Researchers have developed a new technology that enables drones to mimic human sense of balance to recover stable flight from any position and land autonomously in failure situations.
It will even be possible to launch drones by simply tossing them into the air like a baseball, researchers said. Drones will be safer and smarter, with the ability to identify safe landing sites and land automatically when necessary, they said.
"Our new technology allows safe operation of drones beyond the operator's line of sight, which is crucial for commercial use of drones, such as parcel delivery," said Professor Davide Scaramuzza, co-inventor and Director of the Robotics and Perception Group at the University of Zurich.
The growing popularity of drones has raised major safety concerns. Because drones can run out of power, forcing them to land immediately, they must be able to detect safe landing spots and properly execute landing operations.
Furthermore, potential crash situations arise when drones temporarily lose their global positioning system (GPS) information, for instance, when flying close to buildings where GPS signal is lost.
In such situations, it is essential that drones can rely on back-up systems and regain stable flight. The drones of the UZH research group are equipped with a single camera and acceleration sensors.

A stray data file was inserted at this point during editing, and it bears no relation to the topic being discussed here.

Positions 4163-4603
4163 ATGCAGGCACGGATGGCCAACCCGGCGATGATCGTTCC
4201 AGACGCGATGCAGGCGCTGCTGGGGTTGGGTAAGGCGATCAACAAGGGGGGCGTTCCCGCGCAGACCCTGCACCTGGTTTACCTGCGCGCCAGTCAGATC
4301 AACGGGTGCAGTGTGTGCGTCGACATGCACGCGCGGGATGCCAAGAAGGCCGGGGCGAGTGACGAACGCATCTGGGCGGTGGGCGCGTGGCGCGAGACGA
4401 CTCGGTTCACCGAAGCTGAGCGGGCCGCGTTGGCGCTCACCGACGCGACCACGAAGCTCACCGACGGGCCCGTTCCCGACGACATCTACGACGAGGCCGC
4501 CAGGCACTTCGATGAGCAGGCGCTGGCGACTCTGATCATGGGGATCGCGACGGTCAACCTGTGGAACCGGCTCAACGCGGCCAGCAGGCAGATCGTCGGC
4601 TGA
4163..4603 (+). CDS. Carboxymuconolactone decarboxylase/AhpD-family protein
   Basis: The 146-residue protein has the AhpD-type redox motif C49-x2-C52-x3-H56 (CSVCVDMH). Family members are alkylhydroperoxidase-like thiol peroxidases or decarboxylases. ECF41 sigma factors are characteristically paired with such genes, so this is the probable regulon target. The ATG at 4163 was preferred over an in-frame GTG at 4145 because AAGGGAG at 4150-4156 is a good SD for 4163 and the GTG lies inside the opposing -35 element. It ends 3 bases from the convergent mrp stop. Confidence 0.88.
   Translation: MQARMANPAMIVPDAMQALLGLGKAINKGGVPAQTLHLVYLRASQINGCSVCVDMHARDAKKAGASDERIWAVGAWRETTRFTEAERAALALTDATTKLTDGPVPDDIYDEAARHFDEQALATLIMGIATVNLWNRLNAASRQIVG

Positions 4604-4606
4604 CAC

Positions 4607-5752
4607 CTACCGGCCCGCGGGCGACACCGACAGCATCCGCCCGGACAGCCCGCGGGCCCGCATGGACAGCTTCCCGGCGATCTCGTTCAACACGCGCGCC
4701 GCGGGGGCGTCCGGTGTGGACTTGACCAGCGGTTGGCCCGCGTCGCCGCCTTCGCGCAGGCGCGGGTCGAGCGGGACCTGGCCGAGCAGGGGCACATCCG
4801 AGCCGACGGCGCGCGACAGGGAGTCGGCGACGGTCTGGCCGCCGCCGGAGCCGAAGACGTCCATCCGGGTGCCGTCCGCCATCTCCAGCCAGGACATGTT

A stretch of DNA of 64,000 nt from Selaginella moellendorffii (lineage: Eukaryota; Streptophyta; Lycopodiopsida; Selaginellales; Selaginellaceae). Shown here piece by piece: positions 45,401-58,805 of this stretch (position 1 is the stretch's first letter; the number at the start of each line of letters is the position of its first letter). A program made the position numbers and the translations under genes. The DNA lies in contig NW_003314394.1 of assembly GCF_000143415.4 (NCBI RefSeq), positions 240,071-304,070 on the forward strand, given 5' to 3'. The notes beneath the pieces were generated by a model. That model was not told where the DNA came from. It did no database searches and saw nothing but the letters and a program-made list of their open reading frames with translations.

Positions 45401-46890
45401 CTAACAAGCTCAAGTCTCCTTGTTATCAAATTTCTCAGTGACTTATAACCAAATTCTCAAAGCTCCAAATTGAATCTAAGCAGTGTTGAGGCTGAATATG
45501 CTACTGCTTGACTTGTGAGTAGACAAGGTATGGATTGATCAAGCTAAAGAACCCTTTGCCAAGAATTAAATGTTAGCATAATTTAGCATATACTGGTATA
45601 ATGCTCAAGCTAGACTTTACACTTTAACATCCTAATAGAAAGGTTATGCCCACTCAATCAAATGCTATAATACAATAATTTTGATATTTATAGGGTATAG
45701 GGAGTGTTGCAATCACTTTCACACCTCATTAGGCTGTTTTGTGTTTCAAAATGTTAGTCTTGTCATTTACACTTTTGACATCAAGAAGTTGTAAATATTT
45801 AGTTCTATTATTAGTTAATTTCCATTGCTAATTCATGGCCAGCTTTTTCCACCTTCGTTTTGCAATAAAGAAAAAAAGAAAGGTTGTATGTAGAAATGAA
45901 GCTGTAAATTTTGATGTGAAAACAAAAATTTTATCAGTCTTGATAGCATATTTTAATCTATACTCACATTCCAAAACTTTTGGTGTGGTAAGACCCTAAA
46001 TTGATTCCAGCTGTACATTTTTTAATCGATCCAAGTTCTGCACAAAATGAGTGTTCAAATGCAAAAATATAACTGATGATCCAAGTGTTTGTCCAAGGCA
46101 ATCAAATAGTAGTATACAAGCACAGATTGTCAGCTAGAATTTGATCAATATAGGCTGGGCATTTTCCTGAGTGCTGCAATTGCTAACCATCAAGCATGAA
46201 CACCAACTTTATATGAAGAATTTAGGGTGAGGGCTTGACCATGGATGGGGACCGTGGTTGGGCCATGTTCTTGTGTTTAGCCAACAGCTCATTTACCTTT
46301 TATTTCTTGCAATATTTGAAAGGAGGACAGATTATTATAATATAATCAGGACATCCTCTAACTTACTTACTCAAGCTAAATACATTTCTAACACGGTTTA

Their orientation system emulates the human visual system and sense of balance. As soon as a toss or a failure situation is detected, computer-vision software analyses the images to identify distinctive landmarks in the environment and restore balance.
All image processing and control runs on a smartphone processor onboard the drone. This renders the drone safe and able to fulfil its mission without any communication or interaction with the operator.
"Our system works similarly to a tight-rope walker. When you balance on a rope, you fixate on some static points in the environment and shift your weight accordingly to restore balance," said Matthias Faessler, co-inventor of the technology and researcher in Scaramuzza's group.
The same software builds a 3D model of the environment, which is used to group the terrain beneath the drone into "risky" and "safe" landing sites.
If an emergency landing is required due to low battery or system failure, the drone will automatically detect and land on a flat, safe location without any human intervention.